Gurbir Grewal is the attorney general, the top law enforcement official in the state.

But when he walked into an office building earlier this year, his title and accomplishments were not what a security guard noticed.

Grewal's colleagues had no problem getting into the conference. But, Grewal said, he spent 15 minutes explaining who we was before he was allowed in to give a keynote speech on diversity and inclusion.

Grewal, a practicing Sikh, wears a turban.

“I’ve been called a towel head. A rag head. A terrorist,” he said during the conference in May. “On the day I was nominated to become the 61st attorney general, one commenter asked where I park my elephant. Death threats have become a fact of life for me.

“What’s more troubling is that these vulgar comments are no longer confined to those dark recesses of the Internet. They are now being said in our public squares.”

On Wednesday, New Jersey 101.5 hosts Dennis Malloy and Judi Franco referred to Grewal as “the guy with the turban” and “turban man" on the air.

Gov. Phil Murphy later blasted the hosts for “the abhorrent and xenophobic comments,” saying “hate speech has no place in NJ, and does not belong on our airwaves." A firestorm of criticism from elected officials including U.S. Sen. Cory Booker, D-N.J., Senate President Steve Sweeney, D-Gloucester, and state Sen. Vin Gopal, D-Monmouth followed.

The station pulled the show off the air on Wednesday and on Thursday suspended the duo for 10 days. Both hosts apologized Thursday.

"It was a mistake we both deeply regret," Malloy and Franco said in a joint statement. "We respect all cultures and beliefs and are deeply sorry for the pain caused to the Sikh community, our co-workers and our beloved listeners.”

For some members of New Jersey's large Sikh community, it was another opportunity to educate the public about one of the most misunderstood religions in the country and to explain why the radio hosts' comments were hurtful.

Religion of justice

Simran Singh, the senior religion fellow at the Sikh Coalition, a civil rights group, said Thursday that we are living at a time when “people are targeted simply because of how they look or what they believe or what language they speak, and I think we need to be a little sensitive to that in this current moment.”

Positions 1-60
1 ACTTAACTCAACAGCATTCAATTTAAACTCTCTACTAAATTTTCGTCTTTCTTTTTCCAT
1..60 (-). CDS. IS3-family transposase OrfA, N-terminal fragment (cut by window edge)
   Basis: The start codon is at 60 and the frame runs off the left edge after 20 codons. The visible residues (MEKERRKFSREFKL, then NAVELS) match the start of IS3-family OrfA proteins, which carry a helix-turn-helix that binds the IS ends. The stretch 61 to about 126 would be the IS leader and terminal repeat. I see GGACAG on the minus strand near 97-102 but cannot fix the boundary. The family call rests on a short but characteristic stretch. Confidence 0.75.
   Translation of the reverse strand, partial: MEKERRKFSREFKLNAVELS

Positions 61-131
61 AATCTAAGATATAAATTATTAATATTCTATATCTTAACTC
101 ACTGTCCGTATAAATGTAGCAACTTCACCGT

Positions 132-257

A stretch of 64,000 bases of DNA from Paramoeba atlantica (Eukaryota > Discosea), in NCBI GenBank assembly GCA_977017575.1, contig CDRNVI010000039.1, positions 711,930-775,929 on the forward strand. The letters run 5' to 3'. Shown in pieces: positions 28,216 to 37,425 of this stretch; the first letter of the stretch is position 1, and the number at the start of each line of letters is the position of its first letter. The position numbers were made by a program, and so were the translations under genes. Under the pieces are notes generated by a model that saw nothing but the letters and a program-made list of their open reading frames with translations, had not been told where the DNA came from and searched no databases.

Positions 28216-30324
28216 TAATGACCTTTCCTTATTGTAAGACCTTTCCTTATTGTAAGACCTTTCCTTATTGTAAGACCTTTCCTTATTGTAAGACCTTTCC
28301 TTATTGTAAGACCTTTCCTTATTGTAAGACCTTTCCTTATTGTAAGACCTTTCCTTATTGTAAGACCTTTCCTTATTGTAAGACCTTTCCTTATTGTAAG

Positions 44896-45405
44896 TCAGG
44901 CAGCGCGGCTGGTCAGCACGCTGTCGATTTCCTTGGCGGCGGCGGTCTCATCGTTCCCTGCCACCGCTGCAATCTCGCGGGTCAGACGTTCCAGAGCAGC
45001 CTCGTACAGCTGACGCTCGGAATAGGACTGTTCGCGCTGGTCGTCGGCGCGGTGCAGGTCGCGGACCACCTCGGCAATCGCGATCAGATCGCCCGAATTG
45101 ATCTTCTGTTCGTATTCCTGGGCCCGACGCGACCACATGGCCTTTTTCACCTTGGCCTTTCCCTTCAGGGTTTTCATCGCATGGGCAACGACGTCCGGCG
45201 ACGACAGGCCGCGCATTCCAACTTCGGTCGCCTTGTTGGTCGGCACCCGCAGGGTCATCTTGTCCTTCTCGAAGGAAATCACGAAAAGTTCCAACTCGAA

New Jersey is home to 100,000 followers of the Sikh faith, one of the largest concentrations in the country. The religion believes in service to humanity and that all peoples, regardless of faith, worship one divine entity.

Sikhs can stand out in public because they sport unshorn hair and many wear turbans, which Amman Seehra, the northeast director of the Sikh American Legal Defense & Education Fund, said is "meant to be something that is distinctive, something that you do notice.”

“It’s a symbol of social justice. When you see somebody in a crowd and you see someone with a turban, it’s the responsibility of all Sikhs to help those in need," he said.

Sikhism started 500 years ago in India as a movement to promote equality at a time when only nobility and royalty wore turbans. With the Sikh movement, anyone was free to wear the turban.

“It’s a reminder and a symbol of identity to do good and help those in need, as well as doing good for yourself," Seehra said.

Visible targets

Sikhs can be targets of hate crimes, usually because they are mistaken for Muslims or Arabs.

After the 9/11 terrorist attacks by Islamic extremists, Sikhs experienced an increase in harassment. In 2012, six people were killed and four others wounded by a gunman at Sikh temple in Oak Creek, Wisconsin.